Redirection using .htaccess

Most websites are constantly changing "works in progress" and as one updates, rearranges and reorganizes data, avoiding broken links due to relocated content is a common issue. While there are numerous ways to redirect requests for outdated URLs to the files in their new locations (javascript, META refresh tags, PHP or SSI includes etc) one of the quickest and most effective ways to redirect is using .htaccess directives.

With .htaccess one can either have an individual page forward to another page or even redirect entire directories. The syntax for redirection is as follows:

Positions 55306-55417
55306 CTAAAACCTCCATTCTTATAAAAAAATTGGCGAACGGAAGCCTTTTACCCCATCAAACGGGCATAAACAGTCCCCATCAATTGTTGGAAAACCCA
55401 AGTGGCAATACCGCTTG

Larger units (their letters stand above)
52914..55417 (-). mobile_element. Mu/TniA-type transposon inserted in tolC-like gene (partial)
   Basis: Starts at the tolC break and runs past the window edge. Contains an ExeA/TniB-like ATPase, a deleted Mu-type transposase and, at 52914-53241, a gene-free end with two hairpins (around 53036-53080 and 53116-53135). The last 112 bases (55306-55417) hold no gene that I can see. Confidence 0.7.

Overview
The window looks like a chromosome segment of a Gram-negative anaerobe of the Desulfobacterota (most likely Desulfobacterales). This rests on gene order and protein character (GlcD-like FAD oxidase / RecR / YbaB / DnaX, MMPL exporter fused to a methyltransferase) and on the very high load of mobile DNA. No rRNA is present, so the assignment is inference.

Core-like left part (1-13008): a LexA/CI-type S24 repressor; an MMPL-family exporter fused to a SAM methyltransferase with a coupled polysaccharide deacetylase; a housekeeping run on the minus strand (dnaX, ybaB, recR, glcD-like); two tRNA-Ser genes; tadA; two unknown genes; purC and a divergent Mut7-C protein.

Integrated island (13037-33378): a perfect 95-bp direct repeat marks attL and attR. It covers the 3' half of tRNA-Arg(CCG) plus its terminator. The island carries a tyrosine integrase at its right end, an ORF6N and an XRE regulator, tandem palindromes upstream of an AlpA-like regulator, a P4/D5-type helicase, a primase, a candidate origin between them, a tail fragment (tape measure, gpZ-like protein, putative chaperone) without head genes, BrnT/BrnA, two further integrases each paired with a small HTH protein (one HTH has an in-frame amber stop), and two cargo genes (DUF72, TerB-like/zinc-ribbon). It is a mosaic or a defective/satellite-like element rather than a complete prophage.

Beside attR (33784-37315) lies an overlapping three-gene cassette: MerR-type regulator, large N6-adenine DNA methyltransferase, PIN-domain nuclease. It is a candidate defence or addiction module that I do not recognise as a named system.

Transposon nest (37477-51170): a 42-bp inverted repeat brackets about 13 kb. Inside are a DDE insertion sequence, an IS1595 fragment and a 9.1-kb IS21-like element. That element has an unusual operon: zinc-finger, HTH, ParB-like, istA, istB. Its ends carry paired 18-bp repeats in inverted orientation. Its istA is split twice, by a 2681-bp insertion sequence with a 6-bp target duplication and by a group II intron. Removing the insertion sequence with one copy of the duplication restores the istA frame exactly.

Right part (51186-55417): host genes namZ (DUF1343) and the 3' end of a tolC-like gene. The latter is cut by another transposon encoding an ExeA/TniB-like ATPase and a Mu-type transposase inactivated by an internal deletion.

Redirect /oldfile.ext

(Redirect - relative path to the file's old location - full URL of the file's new location)

Example 1:

You move a file named "file1.html" from a folder named "abc" into a folder named "xyz" and you wish to automatically redirect users entering the old URL to the new location:

Old URL:
New URL:

Redirect /abc/file1.html

Example 2:

You rename an entire directory named "current" to "2002" and you want any links pointing to files in the old /current directory to automatically forward to the file's new location in /2002:

Redirect /current

Things to Note

The Redirect directive supported in .htaccess files is a useful however very basic tool, even more complex/advanced redirection is possible using mod_rewrite.

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